R. Buckminster Fuller is an American architect who is known for patenting the geodesic dome design, and for the discovery of the carbon allotrope which is his namesake. He is - probably more accurately - known for the saying; "everyone is born a genius. Society de-geniuses them."
I think that Fuller's own history is a perfect example of his claim. I also agree strongly with this particular statement. For instance, the C60 allotrope known as the Buckyball or Buckminsterfullerene was actually discovered by Robert Kurl, Sir Harold Koto and Richard Smalley in 1985 . Their 1996 Nobel Prize gives these men their due credit, but in the limpid word of chemistry, the R. Buckminster Fuller is wrongly assumed to be a chemist, and the discoverer of Buckminsterfullerene. The point I aim to make here is that Fuller was incontestably a genius, but he is not known as such for the correct reasons.
Socioeconomic evolution has imbued the term "genius" with melange of defining characteristics with which I don't agree. Before I get in too deep with this assertion, I should clarify that I define genius as one whose unique curiosities become manifest. That's it. Psychometrics has tried admirably to find a way to assess intelligence on a relative scale, allowing the siting of geniuses and savants as they arise. In as much as these tests do have some value to designing our current educational system (with which I also have major discordance), they also serve as a societal breech to the acceptance of the creativity from which genius comes.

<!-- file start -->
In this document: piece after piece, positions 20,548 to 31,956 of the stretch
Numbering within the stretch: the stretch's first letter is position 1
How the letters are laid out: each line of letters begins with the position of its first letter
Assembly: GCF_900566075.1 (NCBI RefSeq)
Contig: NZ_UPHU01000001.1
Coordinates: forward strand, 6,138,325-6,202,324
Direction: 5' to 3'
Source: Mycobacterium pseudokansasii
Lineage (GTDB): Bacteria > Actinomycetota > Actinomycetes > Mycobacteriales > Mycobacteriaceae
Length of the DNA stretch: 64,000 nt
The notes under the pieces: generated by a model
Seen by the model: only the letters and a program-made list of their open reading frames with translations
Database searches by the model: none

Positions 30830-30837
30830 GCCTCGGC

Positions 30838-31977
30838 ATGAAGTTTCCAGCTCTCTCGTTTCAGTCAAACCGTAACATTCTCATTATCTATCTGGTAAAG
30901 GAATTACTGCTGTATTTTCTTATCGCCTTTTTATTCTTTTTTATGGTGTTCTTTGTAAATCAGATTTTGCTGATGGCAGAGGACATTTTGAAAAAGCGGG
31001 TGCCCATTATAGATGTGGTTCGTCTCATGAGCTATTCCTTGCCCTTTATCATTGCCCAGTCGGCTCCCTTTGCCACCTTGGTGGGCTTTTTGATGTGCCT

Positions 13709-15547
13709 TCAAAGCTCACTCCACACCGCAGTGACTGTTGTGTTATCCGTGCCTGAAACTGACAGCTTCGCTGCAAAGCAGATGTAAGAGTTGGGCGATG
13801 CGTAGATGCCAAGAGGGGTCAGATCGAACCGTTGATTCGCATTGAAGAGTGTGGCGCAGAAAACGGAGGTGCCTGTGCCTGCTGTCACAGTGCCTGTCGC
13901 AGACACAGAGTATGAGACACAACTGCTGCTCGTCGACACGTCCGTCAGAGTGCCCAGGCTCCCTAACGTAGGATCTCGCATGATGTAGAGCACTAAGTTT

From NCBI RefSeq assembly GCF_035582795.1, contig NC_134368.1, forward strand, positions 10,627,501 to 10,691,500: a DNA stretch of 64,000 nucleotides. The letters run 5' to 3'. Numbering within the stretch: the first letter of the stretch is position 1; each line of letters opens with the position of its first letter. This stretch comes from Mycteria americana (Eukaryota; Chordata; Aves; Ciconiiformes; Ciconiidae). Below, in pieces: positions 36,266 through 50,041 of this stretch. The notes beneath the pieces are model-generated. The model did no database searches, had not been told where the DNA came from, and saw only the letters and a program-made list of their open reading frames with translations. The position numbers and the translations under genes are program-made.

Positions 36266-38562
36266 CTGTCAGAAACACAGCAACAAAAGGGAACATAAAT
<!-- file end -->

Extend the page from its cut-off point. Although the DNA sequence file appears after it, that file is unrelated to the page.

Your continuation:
I am inclined toward the idea that genius emerges from reaching outside of paradigms, and happens independently of academic guidance. Fuller's genius is identifiable in his childhood endeavors into original architecture, tool design and novel propulsion methods; he was twice expelled from Harvard. Nikola Tesla invented the first paddle-less water wheel at the age of 4; he spent 1 term at the Charles-Ferdinand University in Prague. Francisco Goya; the last of the Old Masters and the first of the Modern. Mozart and Galileo... all geniuses oppressed or quelled by economic demand, marketing and immersion into societal constructs.
I supposed this is my way of letting out some steam from the pneumatic build up of my anxiety and ambivalent contention for graduate school.
I prefer to hope that I have something unique to offer the world of intellect and scientific discovery. While I was never a prodigal child, and have most definitely been the product of academia-induced ADD-promulgated study, there is still a chance that some modicum of genius might arise in the later stages of my own evolution.
In short, it is my profound hope that I am playing out Fuller's apothegm in reverse - that I have first been de-geniused by society, and am now in the midst of my journey toward emergence.